Assistant Professor Research Medicine
- Systems Biology
Research OverviewCancer has been traditionally classified based on the organ site of origin; breast cancer is different from prostate cancer which is distinct from lung cancer and so on. Over the past several years however, cancer research has introduced reclassification of tumors based on the signaling pathway(s) that causes malignant transformation. As a result, medical oncologists can prescribe drugs that specifically target the aberrant signaling pathway irrespective of the location of the tumor. Modern cancer therapeutics have therefore become “targeted” rather than “systemic.” This has brought upon a significant paradigm shift in medical treatment decisions and spurred oncology research to identify biomarkers indicative of signaling pathway activation. The Kani research group utilizes state-of-the-art proteomic techniques in order to identify and characterize novel cancer biomarkers. Our work focuses on the androgen receptor and human epidermal growth factor receptor signaling axes in prostate, lung, breast, ovarian, and pancreatic cancers. Our goal is to enhance patient outcome by empowering medical oncologist with tools and knowledge necessary for personalized medicine.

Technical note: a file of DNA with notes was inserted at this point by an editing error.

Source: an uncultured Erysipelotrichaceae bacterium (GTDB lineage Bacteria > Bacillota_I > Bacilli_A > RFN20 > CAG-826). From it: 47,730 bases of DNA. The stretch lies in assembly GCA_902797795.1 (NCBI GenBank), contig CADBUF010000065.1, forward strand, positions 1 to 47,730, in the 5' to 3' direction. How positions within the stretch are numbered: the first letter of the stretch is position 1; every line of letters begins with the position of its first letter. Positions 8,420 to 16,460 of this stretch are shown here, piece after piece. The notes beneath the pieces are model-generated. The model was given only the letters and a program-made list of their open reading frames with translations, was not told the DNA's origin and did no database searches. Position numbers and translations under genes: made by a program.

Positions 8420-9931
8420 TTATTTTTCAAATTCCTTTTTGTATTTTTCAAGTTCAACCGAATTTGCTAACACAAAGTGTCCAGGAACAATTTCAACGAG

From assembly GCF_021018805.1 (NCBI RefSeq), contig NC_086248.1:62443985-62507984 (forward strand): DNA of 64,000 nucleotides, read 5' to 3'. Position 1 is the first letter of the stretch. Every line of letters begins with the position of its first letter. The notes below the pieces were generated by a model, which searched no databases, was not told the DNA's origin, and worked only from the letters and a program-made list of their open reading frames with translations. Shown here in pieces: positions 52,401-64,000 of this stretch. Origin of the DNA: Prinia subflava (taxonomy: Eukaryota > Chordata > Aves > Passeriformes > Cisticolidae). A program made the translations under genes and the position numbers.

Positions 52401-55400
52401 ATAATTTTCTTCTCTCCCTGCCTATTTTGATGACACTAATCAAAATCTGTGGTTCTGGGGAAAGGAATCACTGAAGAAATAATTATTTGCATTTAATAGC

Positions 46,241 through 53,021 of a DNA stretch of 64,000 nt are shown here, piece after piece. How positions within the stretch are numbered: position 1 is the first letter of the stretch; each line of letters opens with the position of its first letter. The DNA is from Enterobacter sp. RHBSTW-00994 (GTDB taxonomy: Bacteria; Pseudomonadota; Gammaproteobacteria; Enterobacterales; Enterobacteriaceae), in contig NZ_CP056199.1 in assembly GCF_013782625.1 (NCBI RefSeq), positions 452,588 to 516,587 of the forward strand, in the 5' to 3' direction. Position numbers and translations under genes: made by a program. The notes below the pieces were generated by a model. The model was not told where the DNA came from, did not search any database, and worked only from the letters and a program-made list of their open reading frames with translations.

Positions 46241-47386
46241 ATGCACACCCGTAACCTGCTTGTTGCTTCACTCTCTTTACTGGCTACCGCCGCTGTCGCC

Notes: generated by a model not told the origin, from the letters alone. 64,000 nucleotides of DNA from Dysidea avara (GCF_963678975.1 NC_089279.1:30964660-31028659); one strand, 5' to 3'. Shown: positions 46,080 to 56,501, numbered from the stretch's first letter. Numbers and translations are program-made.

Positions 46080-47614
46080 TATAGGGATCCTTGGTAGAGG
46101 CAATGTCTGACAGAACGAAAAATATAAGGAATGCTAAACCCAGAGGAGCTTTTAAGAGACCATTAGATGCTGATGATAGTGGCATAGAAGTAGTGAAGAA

Ongoing rotation projects include:
• Determination of the cancer resistome
• Characterizing the role of AGR2 in cancer progression
• Development of diabodies for theranostic applications
• Proteomics characterization of exosomes